Q. Nick, can you speak to the fact that as you look at the leaderboard going into tomorrow, the guys who have the closest shot to you are all guys that have been there before with a lot of experience and are named guys.

NICK PRICE: Yeah, tomorrow I know exactly what I have to do. I have to go out and put a very solid round together. And, you know, Tom Lehman and Brad Faxon are exceptionally good putters, and if they, you know, hit the -- drive the ball well tomorrow, only thing that I have got is a shot -- is a 2-shot lead and 3-shot lead over them. So, I know I am going to have to play very well tomorrow, and just not make any mistakes. That is the big thing, because the way I am playing right now, I feel like, you know, the drop shots, I am making, are coming from mental mistakes and not from physical mistakes, so... But, you know, it is going to be tough tomorrow. I mean, I think it is going to be an exciting day because you have got Brad who is just a phenomenal short game player. And, he is prone to losing it a little bit with the driver. If he drives the ball well tomorrow, you know, he can make up those two shots in very quick time. But, I know exactly what I have got to do tomorrow, I have got to go out and play a good solid round.

Q. How do you fight the tendencies to be too conservative then or is that bad necessarily?

NICK PRICE: It isn't. It is a feel thing. You go out there and the first five, six holes, if someone is making a run and you are not doing anything, and you feel that you are playing well, and you just take your chances and your opportunities when they come. But, don't try and do anything too foolish and shoot for pins that --maybe sucker pins where you want to get the ball up-and-down or there might be water close by. It is a very strategic -- the last 18 holes of a tournament are very strategic. You have got to keep an eye on what the leaders are doing. And, then adjust your game accordingly. And, you know, but a good start on this golf course always helps; especially with two par 5s on the first five holes.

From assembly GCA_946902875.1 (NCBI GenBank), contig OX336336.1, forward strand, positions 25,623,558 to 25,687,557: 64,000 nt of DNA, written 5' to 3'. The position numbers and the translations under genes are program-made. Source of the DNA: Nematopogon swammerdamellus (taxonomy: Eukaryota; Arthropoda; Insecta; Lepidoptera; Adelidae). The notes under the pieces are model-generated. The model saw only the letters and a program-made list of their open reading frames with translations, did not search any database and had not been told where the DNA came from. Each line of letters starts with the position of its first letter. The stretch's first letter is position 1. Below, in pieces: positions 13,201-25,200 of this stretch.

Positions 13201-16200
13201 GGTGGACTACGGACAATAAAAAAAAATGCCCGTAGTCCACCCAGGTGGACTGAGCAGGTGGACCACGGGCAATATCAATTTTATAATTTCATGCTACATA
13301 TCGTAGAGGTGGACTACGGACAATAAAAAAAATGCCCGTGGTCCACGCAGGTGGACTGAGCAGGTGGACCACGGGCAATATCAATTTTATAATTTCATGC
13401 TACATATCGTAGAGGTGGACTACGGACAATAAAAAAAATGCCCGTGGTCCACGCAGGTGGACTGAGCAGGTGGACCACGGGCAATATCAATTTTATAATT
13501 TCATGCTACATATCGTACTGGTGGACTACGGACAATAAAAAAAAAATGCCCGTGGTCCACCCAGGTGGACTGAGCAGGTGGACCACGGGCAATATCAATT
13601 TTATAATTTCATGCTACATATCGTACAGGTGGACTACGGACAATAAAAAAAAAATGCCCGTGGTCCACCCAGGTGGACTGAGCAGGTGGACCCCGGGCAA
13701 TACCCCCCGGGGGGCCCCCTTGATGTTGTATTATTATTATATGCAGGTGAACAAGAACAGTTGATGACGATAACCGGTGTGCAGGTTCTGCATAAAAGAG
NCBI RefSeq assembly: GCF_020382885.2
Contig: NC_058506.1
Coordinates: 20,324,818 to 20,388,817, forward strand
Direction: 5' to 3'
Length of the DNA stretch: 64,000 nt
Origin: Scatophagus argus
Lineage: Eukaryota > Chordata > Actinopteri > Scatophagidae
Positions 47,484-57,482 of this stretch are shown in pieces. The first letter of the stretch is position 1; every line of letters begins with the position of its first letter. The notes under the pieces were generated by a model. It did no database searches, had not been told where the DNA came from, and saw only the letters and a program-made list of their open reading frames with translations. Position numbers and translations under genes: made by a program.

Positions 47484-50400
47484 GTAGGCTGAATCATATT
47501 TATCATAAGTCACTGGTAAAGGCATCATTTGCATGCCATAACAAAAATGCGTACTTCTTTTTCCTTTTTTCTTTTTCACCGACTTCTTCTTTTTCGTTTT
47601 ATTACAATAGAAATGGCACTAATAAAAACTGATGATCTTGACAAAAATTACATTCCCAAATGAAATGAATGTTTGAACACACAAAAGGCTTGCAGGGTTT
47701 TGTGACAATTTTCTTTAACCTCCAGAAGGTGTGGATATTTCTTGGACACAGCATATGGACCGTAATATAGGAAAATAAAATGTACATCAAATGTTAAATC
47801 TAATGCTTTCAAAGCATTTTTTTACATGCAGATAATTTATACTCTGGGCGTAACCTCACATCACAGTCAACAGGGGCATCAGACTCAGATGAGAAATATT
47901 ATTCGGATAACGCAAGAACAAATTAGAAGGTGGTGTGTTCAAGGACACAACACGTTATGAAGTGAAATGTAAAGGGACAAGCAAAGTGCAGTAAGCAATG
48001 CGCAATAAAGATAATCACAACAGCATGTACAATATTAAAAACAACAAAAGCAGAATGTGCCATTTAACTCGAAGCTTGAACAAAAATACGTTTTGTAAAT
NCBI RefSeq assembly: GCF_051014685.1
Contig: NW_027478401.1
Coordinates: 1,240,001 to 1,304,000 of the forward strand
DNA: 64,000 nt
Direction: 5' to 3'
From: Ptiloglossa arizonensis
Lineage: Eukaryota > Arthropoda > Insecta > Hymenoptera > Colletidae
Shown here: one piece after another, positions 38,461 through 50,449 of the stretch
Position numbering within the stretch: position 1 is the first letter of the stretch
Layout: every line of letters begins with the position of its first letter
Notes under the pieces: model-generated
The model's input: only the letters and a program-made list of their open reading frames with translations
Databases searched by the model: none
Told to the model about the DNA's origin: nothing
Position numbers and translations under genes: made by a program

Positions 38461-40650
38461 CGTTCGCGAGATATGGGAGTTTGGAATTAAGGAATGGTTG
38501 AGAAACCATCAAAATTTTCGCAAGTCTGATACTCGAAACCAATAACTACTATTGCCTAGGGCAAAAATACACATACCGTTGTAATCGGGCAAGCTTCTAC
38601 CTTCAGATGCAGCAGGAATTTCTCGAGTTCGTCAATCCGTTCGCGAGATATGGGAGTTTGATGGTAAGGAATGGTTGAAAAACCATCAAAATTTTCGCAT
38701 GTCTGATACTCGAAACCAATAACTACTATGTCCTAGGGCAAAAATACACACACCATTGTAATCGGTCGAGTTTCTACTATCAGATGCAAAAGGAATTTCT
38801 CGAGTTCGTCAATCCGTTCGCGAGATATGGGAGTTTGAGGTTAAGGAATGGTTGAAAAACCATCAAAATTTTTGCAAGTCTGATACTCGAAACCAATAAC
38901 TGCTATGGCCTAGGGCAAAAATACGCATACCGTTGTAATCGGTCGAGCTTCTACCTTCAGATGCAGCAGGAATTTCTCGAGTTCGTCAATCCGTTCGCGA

Q. Nick, you hit a lot of greens, tremendous ball-striker. Brad is not as good tee-to-green. I know it is not matchplay tomorrow. But, does that -- can that work on your mind sometimes when the guys get it up and down?

NICK PRICE: Yeah, it does. But I am prepared with it, because I have played with Brad enough, it's not going to surprise me if he only hits nine greens and shoots 68, because that's the way he can do things. The other guys hit nine greens and shoot 74 and 75. But Brad, his strength is around the greens. He knows the way I play, too. I think Tom as well. We have all played enough with each other over the years that tomorrow, the guy who -- you know, who plays best probably is going to win. I mean, that is the most obvious statement you can make, but it is the truth. We have got to look -- each one of us is going to keep an eye on the leaderboard and see what each guy is doing. And they will adjust their games accordingly.